Numerous colleagues over the years have cribbed about the work they do, their bosses, their co-workers, stating that they will quit in a months’ time. However, they do not have the drive to quit or have just fallen in love with their so called ‘work life’. It’s not clients that are to be blamed as much as the fault also lies with the top level management. In their quest to take the organization upwards, they often push their teams to meeting unreasonable deadlines and giving everything on a platter to clients. They only have one ambition, one hobby in life. Work. Or should I say two – work and making money.

Little do they realize that at the first opportunity the company that they work so hard and with such dedication, would not hesitate to cut off all ties with them if it would suit them. To the company all that you are is a money making machine. The moment the cash flow reduces or stops, you are not seen as being productive in the eyes of the top management.

Wouldn’t it be great if one would, in addition to working the mandatory 8-hour time lines, also hone a skill, nurture a hobby, or find the time to spend with those near and dear? Wouldn’t it help if they would let their careers take a back seat for 3 months (a paid sabbatical as most place now do have) and concentrate on looking at the natural color of the flowers, the white puffs of clouds moving across an azure blue sky or smell the Earth hit by the first rain showers?

No one stops us, but ourselves and our love for making more money than necessary.

With spouses (mostly the women of the family in traditional households) at home to do the house work, Indian men seem to be hell bent on raking up money and accolades by the truckload. And this doesn’t help those that want to have a life beyond the cubicle. But again money is the ugly monster that all want to tame, making sure that you must work to pay the bills, splurge a bit, and most importantly save for the future (since no government since Independence has ever rewarded the tax player).

In Japan, there have been instances of people dying at their work desks, with people so busy that they don’t even know the person next to them or realize that the person sitting next to them have left this world. In India we well be heading towards this work culture with people being evaluated with the amount of work that they get done, over the quality or creative content of that work.

So while our bank balances might get larger, our office space bigger and time spent outside the climate controlled glass structures lesser, our creative bent of mind is being suppressed each day, to the point of being killed. And we still don’t realize this, until we are at the ripe old age of sixty (if we live until then) and then crib about what we might have done differently if we only knew that money was not the answer to living life.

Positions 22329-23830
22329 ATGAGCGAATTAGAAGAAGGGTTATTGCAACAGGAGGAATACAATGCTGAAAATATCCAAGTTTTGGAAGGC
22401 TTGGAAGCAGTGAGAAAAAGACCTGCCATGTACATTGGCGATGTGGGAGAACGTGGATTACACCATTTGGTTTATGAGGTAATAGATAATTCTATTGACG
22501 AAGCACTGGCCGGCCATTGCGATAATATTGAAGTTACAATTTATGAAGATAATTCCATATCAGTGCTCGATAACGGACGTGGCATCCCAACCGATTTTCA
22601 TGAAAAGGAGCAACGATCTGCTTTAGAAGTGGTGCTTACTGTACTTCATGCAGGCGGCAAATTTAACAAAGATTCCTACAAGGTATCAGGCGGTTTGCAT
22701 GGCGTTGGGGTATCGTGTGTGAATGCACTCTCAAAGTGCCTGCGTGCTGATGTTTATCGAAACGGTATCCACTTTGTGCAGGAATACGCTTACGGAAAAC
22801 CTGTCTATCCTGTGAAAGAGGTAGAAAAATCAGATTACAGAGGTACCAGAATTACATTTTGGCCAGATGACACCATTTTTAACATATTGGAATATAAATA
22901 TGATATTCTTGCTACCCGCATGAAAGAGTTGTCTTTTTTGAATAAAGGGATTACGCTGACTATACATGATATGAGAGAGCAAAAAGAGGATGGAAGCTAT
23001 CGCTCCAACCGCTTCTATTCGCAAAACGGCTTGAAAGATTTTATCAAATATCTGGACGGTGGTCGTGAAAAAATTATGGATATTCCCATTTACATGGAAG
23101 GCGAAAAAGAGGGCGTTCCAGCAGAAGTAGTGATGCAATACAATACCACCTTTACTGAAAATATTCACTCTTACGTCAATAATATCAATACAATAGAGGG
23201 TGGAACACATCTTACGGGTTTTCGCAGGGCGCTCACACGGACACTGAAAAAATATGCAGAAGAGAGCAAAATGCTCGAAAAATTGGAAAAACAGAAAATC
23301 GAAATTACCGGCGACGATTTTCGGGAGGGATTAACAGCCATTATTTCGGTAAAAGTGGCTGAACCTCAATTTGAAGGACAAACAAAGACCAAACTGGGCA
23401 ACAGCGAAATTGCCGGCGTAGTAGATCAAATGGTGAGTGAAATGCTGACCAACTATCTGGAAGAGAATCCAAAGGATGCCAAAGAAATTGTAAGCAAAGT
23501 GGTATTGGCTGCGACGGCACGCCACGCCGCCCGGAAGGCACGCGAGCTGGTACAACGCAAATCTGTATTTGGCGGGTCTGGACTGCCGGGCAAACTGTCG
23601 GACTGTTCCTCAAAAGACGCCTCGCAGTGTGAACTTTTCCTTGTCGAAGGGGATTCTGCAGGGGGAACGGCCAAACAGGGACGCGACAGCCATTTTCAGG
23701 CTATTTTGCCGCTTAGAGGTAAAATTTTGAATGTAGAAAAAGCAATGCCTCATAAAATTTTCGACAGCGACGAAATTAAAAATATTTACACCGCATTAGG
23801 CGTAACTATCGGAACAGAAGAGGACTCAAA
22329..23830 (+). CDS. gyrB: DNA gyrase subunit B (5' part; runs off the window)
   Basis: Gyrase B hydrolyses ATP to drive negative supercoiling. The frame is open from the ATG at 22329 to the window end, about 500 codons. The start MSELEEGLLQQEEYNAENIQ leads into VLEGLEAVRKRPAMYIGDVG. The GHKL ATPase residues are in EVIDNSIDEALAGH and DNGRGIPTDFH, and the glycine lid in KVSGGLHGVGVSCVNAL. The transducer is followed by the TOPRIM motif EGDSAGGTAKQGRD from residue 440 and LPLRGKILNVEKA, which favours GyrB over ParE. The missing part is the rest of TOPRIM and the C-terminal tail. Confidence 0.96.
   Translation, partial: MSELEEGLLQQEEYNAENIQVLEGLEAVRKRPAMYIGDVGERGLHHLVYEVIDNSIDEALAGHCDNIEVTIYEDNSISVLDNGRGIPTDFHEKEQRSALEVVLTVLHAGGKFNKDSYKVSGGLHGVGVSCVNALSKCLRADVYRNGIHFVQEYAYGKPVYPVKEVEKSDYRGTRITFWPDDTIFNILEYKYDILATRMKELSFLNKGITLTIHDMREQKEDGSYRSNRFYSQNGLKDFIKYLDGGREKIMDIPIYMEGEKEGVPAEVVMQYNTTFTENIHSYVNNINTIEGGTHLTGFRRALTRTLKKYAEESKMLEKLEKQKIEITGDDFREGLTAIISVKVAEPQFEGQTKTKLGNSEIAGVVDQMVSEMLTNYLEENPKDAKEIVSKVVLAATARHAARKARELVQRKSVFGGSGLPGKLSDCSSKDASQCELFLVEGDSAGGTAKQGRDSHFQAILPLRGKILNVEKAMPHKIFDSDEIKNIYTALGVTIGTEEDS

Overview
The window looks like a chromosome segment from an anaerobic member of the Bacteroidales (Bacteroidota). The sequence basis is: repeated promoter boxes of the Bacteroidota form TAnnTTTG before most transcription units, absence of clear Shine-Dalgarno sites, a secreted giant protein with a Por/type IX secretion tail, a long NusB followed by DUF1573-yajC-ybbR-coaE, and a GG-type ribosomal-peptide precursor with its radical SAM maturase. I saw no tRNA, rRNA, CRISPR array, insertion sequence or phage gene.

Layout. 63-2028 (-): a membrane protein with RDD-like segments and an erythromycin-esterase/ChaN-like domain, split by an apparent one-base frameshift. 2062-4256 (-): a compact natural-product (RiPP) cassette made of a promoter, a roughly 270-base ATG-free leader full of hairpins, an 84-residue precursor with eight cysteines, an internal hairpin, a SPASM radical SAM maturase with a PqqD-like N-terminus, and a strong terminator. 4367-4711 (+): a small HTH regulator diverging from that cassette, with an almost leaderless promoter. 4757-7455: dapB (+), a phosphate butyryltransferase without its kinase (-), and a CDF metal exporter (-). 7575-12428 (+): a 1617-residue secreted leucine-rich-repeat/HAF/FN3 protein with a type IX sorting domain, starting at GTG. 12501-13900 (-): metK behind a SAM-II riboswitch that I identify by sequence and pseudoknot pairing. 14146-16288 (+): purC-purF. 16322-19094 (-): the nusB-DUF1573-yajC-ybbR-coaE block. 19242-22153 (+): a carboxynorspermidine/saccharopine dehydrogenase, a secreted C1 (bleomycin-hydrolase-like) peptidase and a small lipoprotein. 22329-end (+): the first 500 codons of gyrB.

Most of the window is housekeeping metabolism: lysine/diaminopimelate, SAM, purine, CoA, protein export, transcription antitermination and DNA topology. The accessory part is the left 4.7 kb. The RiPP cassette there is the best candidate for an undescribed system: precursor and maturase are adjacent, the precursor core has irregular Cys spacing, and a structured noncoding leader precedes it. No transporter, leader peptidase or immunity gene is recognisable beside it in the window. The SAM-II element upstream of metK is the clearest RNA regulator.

There have been times during my career in media, that clients pressurize the agency with unreasonable deadlines, stating that the outcome of the project is very critical. So I asked myself, what made this project achieve code red criticality, overnight? Didn’t the client know that there was a long weekend coming up? Or maybe he forgot that Republic Day falls in 26th January in India? Or, if the ad for the new fridge didn’t go up by Tuesday, instead of Thursday, consumer would not only switch to buying the competition, but never buy my client’s product ever again!

A wise professor in my college, once stated that even when you copy in an exam, put some thought to it. Just because the person ahead of you writes black as the answer, even if you are sure that it is the wrong answer, do not follow that person blindly. Alas, when we get confined to our glass enclosures, we forget this rule and blindly follow or adopt the strategy that the competitors put up, without thought that the strategy should be vetted first or if it works for the brand.

The result?

Within six months or less its back to the drawing board, the long nights on the agency and client end wasted without anything constructive drawn up.

If only our clients had a little patience, a little faith in their teams both internal and external; if only our bosses would not just be ‘yes’ men, but professionals who had the power to turn down meaningless work and put their team members first, then perhaps work life balance would become a reality and attrition rates at an all-time low.

But alas! We live in a world where the person next to you is willing to work at half the pay and double the hours, where weekends are just another two days to get work done and sleep can be caught up once you are dead. It’s this vicious cycle that is slowly putting work life balance on the endangered list.

Can we do something to stop it from going extinct?